Academic journal article American Journal of Pharmaceutical Education

A Capstone Advanced Pharmacy Practice Experience in Research

Academic journal article American Journal of Pharmaceutical Education

A Capstone Advanced Pharmacy Practice Experience in Research

Article excerpt


In higher education, a capstone experience is a culminating experience in which students are expected to apply knowledge gained from the curriculum to a personal or academic experience, where the focus is on synthesis and integration rather than acquiring new knowledge and skills. (1,2) Capstone experiences can be organized as: (1) an interdisciplinary course; (2) a discipline-based course that pulls together learning from the program of study; or (3) a course or series of activities that permit students to demonstrate their applied knowledge relative to an external requirement or competence. (2) However they are structured, the pedagogical approaches necessary for student enjoyment and success depend on the presence of several factors: collaborative learning, self-directed learning, problem-based learning, and other learner-centered instructional strategies that encourage critical-thinking, integration, reflection, and synthesis. (2) Thus, the activities or assignments in the capstone experience should require students to apply the knowledge gained in the course lecture portion of the curriculum to a real-world situation using higher-order thinking skills.

Many disciplines use capstone experiences or senior projects to assess student learning across the curriculum, eg, sociology, (3,4) engineering, (5) and accounting. (6) Additionally, many colleges and universities have adopted the capstone or senior assignment as part of their institution's assessment program. (7) The methods used to assess students' work are discipline-specific and range from basic to rigorous. Basic methods include requiring students to present their work publicly as an exhibit, performance, or poster that is judged in some way. An example of a rigorous approach involves systematically analyzing projects for evidence of program quality and using this information to make curricular changes. (7) Whichever method is used should provide useful insight into the strengths and weaknesses of the curriculum.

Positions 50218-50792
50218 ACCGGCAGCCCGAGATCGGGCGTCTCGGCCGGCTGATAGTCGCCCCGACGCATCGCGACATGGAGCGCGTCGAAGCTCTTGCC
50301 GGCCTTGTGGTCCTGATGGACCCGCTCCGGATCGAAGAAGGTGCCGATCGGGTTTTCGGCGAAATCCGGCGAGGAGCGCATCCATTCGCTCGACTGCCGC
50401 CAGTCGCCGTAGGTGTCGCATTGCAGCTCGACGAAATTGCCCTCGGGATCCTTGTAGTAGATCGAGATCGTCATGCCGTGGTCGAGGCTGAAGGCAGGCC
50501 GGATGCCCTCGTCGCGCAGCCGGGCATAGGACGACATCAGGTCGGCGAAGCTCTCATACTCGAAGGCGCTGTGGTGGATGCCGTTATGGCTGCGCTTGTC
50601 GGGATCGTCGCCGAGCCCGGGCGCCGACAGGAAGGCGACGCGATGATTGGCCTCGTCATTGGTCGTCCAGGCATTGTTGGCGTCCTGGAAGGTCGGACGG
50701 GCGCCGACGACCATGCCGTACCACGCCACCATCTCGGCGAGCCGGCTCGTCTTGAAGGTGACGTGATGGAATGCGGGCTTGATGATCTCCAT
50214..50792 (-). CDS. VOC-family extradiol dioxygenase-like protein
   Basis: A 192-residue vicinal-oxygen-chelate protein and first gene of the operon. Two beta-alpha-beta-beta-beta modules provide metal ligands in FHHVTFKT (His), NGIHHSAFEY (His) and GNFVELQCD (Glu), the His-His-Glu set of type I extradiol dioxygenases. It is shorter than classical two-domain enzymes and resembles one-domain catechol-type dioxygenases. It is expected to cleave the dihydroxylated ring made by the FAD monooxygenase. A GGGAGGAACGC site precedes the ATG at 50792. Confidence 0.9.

Since 1988, 3 studies have described the role of research in doctor of pharmacy (PharmD) programs across the United States. (8-10) These studies looked at the percentage of programs that required research coursework and a research project that included data collection, analysis, and a written report with or without a presentation. They found that the percentage of programs that required coursework in research methods essentially remained the same from 1988 (50%) to 1997 (54%) to 2007 (53%). The percentage that required a course in drug information/ literature evaluation rose from 78% in 1988, to 98% in 1997, and then decreased to 94% in 2007. The percentage that required an extensive research project was 22% in 1988, dropped to 14% in 1997, and rose to 15% in 2007.

Since 1992, Southern Illinois University Edwardsville has required all undergraduates to complete a senior assignment that demonstrates educational competency within the academic major. (11) This requirement arises from the university's belief that the ability to integrate a general education perspective into one's academic discipline is an essential mark of a university-educated person. (12) The university's Senior Assignment program was ranked as a national model for learning assessment by the Association of American Colleges and Universities in January 2007. (13) For 4 consecutive years, Southern Illinois University Edwardsville has been recognized by US News and World Report, America's Best College Rankings, as among the top 17 in the nation in the senior capstone experience category for its comprehensive program measuring the competency of graduating seniors. (14)

Within broad limits, the structure of the senior assignment is defined by each of the schools within the university. The broad limits are defined as: (1) each student must demonstrate a grasp of general education as well as the major discipline itself; (2) the assessment must be high stakes to assure motivation; and (3) the departmental faculty members must view and assess the results. …

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